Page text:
Monday, March 9, 2015

Slow Cooker Red Wine Beef Cheeks

Once again, I am reminiscing about France.  In 2012, we spent some time in Paris, renting an apartment on Rue Riovoli.  It was typically small, but very quiet and located across from the Tivoli Gardens and quite accessible to walking to the Louvre and other places of interest.  Our first evening in Paris, we had made reservations for dinner at REED on Rue Amelie which is a street which runs next to Rue Cler.  Owner, Catherine, is a Canadian, and I learned about her restaurant from blogger friends.  Our dinner that night was wonderful...as is every dinner in France.

I had Osso Bucco and The Trout had Beef Cheeks Bourguignon.  Beef cheeks...those large meaty lumps in the cow's face.  Yes, they were butter knife tender and delicious.  This was the  first time we had heard of them and the first time we had eaten them.  Oh yes, I got my share off his plate also.  The meat simply melted in your mouth.

Of course, when back home, we talked about the beef cheeks and in the last three years have never seen them in any butcher shop.  Until.....a couple of weeks ago.  We did not buy immediately, but went home first to research how we were going to prepare the cheeks.  So last weekend, we went back and bought the cheeks and then we smelled them all day in the slow cooker.

The butcher had not cleaned and trimmed the cheeks.  It was a job and I immediately decided no one wanted to see photos of this procedure.  There was fat and silver membranes that needed to be removed.  The next time, I hope to find the cheeks cleaned.  It is a lot of work to prepare them.  Otherwise, beef brisket or chunks of chuck roast could substitute, but I doubt they would be able to duplicate the melt in your mouth pieces of meat that the cheeks provided.



Slow Cooker Red Wine Beef Cheeks
From Recipe Tin Eats

Serves 6

3 tablespoons olive oil, separated\
3 lbs beef cheeks (4 large or 6 small)
1 onion, roughly diced, about 1 cup
1 celery stalk, roughly diced, about 1 cup
1 carrot, roughly diced, about 3/4 cup
4 garlic cloves, minced
1 1/2 tsp. dried thyme leaves
4 dried bay leaves
1 cup beef stock
2 cups red wine
3 tsp salt, separated
Black pepper

Prepare the beef cheeks; cut off any large, fatty membrane.  Pat dry and then season each side with 1 tsp of salt and a good grind of pepper.

Heat 2 tbsp olive oil in a large, heavy based pan over high heat.  Sear the beef cheeks on each side until nicely  browned.  Remove cheeks onto a plate loosely covered with foil to keep warm.

Turn down the heat to medium and heat the remaining 1 tbsp of olive oil.  Add garlic, onion and carrots.  Sauté for 3 minutes until onion is becoming translucent.  Then add celery and sauté for 3 minutes.

Pour the onion mixture into a slow cooker and place the beef cheeks on top.  Pour the wine into the fry pan and return to heat.  Bring to a simmer and let simmer 1 minute.  Scrape the brown bits off the bottom of the pan.

Pour the wine into the slow cooker, then all the remaining ingredients.  Cook on low for 8 hours or high for 6 hours.

Open the slow cooker and remove the beef cheeks.  Remove the bay leaves.  Using a hand held blender stick, puree the braising liquid into a smooth sauce.  Pour into a saucepan and bring to a simmer.  Simmer until the sauce turns a darker color and reduces by 1/4 to 1.3 to a gravy consistency, about 10 minutes.  Whisk in a tablespoon of butter to smooth it out.  Add the beef cheeks to the sauce and serve ladled over mashed potatoes.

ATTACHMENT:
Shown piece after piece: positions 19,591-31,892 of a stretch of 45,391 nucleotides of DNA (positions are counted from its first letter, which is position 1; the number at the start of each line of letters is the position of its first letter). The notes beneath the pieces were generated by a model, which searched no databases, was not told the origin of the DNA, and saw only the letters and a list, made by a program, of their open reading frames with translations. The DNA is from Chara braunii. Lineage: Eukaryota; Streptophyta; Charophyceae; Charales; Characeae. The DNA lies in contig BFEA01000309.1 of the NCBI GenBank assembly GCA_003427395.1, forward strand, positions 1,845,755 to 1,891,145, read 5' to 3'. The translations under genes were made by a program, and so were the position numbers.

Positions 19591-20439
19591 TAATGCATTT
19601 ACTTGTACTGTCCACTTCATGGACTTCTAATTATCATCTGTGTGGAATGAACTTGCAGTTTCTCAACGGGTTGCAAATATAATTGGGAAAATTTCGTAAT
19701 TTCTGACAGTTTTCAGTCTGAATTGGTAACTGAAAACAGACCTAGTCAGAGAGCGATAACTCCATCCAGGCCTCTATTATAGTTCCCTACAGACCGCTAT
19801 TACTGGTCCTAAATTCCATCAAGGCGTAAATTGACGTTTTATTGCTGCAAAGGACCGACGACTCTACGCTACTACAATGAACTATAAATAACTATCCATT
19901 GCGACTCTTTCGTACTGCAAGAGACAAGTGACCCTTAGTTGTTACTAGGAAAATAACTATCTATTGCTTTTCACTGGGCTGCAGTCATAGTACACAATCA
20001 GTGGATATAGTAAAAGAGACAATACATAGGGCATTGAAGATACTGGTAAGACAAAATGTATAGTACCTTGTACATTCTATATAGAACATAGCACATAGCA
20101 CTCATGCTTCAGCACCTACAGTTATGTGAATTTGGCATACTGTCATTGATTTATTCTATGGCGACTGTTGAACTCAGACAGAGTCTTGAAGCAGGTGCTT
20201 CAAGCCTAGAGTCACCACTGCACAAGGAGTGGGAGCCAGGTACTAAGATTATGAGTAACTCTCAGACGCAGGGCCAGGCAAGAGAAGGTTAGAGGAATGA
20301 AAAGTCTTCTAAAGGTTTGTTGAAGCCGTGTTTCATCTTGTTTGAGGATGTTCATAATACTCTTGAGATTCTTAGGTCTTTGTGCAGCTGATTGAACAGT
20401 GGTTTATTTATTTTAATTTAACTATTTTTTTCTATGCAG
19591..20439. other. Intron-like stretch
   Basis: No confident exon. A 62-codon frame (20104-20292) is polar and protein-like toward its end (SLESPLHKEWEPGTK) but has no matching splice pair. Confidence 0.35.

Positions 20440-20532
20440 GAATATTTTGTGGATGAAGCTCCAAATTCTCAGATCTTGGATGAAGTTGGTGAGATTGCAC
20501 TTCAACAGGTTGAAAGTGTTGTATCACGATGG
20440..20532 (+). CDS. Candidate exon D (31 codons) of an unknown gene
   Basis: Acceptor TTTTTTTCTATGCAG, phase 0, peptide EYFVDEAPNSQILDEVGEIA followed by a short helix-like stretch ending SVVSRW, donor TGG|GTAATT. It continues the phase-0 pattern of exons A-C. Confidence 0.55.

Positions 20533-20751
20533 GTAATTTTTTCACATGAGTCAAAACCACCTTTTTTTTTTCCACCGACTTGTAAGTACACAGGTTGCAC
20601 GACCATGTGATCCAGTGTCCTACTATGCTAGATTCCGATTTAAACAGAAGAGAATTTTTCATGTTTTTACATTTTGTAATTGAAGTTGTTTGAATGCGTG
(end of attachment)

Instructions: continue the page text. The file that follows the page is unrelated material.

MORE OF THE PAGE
9 comments:

  1. Your dish looks so tasty. Just the words "beef cheeks" brings forth thoughts of deliciousness! Thanks for sharing this recipe - surely we will get cold weather here again soon and this would be the perfect meal to scent a gray day.

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  2. Susan,these sound wonderful. I am in hog heaven just thinking of them :-) I've never seen beef cheeks in our local markets,but perhaps if I ask.......

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  3. I've never seen beef cheeks in the market nor have I ever tasted them, but from your description I must check them out immediately. I suspect if you asked the butcher, he might trim and clean them up for you. We've asked that he trim and tie different meats and they are usually very cooperative.
    Sam

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  4. It sounds good to me, Susan! And a good recipe for the slow cooker. I do remember these from growing up on the farm in Ohio, when dad shipped cattle to the slaughter house, but not sure what was done with them. Like your unique recipe!

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  5. I love your description of Paris Susan. We are going to spend a week there in April and you've made me even more excited. I will definitely look for beef cheeks on the menu!

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  6. Oh, be still my heart. I've never had beef cheeks but know without a doubt that I would savor every bite. Your recipe sounds very similar to plans I have for short ribs this week. I'm excited about that. ;) blessings ~ tanna

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  7. Susan guess what we had for dinner last night? Slow cooked beef cheeks! But I was fortunate - French butchers know they have to clean them before selling.

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  8. I haven't seen beef cheeks in the market either Susan, but will keep my eyes open. You reminded me of fond memories of our meals at REED. Catherine is a marvelous chef.

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  9. We love beef check tacos, I know sounds strange but so delicious! thanks for sharing your stories of the wonderful times you've had in France ;)

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